(5,10,10,5) 
simplex 
[0/1]

(6,13,13,6) 
join of segment and square 
[0/1]

(6,15,18,9) 
Birkhoff polytope 
[0/1]

(7,15,14,6) 
pyramid over a prism over a triangle 
[0/1]

(8,16,14,6) 
prism over tetrahedron 
[0/1]

(8,18,17,7) 
Wedge W over base edge of square pyramid 
[0/1]

(9,18,15,6) 
Dual Birkhoff polytope 
[0/1]

(9,20,18,7) 
pyramid over cube 
[0/1]

(10,21,18,7) 
prism over square pyramid 
[0/1]

(12,24,19,7) 
product of triangle and square 
[0/1]

(16,32,24,8) 
cube 
[0/1]

Other Faces
fvector 
Type 
Resources 
(7,17,18,8) 
Dual of W (see above in the list of Birkhoff 4dim. faces) 
[gap]
[poly]
[face]
[0/1]

(7,18,20,9) 
pyramid over octahedron (for explanation of files, please read gapfile) 
[gap]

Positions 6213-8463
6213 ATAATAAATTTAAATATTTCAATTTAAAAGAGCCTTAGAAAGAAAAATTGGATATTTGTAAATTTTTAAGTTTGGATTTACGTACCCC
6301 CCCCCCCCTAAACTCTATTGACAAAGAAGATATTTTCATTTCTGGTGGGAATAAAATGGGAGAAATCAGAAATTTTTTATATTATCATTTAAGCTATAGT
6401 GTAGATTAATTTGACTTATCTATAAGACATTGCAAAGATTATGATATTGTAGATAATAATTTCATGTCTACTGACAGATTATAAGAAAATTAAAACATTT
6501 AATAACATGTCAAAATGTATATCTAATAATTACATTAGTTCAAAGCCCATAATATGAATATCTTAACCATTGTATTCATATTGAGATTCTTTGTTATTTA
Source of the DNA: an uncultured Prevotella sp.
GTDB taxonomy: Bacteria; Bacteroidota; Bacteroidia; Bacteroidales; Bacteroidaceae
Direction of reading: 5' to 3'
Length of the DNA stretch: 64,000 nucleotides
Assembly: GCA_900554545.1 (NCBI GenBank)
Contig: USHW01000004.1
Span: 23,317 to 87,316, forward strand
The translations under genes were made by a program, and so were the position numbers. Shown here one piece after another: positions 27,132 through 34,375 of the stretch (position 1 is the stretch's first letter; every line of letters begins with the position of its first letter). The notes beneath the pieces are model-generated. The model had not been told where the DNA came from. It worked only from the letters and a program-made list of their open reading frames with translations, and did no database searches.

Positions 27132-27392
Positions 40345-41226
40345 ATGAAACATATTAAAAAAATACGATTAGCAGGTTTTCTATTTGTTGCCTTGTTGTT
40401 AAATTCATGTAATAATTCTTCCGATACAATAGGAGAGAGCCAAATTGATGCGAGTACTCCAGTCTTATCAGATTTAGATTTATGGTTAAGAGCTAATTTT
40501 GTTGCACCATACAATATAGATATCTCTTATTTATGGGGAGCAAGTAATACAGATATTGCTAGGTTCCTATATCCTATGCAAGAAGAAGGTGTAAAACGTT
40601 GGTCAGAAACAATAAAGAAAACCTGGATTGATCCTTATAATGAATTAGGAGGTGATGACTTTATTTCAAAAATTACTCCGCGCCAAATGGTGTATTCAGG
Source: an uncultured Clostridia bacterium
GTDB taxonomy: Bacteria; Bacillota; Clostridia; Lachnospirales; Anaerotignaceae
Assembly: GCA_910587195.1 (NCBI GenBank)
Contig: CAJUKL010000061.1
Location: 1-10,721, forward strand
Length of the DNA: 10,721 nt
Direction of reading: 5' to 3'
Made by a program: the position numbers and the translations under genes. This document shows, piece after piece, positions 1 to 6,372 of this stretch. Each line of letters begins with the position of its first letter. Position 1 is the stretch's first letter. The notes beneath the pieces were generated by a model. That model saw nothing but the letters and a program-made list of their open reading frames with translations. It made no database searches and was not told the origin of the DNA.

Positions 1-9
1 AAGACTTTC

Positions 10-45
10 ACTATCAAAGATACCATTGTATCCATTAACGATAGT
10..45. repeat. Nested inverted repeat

[poly]
[face]
[0/1]

(8,21,22,9) 
special 0/1 polytope called P in Table 2 of the
paper 
[gap]
[poly]
[face]
[0/1]

(8,24,32,16) 
4crosspolytope (already a permutation polytope) 
[gap]
[poly]
[0/1]

(9,24,24,9) 
wedge over facet of octahedron 
[gap]
[poly]
[face]
[0/1]

(10,28,30,12) 
bipyramid over cube 
[gap]
[poly]
[face]
[0/1]

(10,30,30,10) 
hypersimplex (for explanation of files, please read gapfile) 
[gap]
[poly]
[face]
[0/1]

(12,30,28,10) 
prism over octahedron 
[gap]
[poly]
[face]
[0/1]

Open cases
fvector 
Name in Table 2 of paper 
Resources 
(7,19,23,11) 
Q_{1} 
[0/1]

(8,25,32,15) 
Q_{2} 
[0/1]

9dimensional example
The permutation polytope [poly]
associated to the permutation group
G := Group((1,2,3), (1,2)(4,5), (2,3)(6,7), (6,7,8))

has facets whose complements are not contained in proper faces.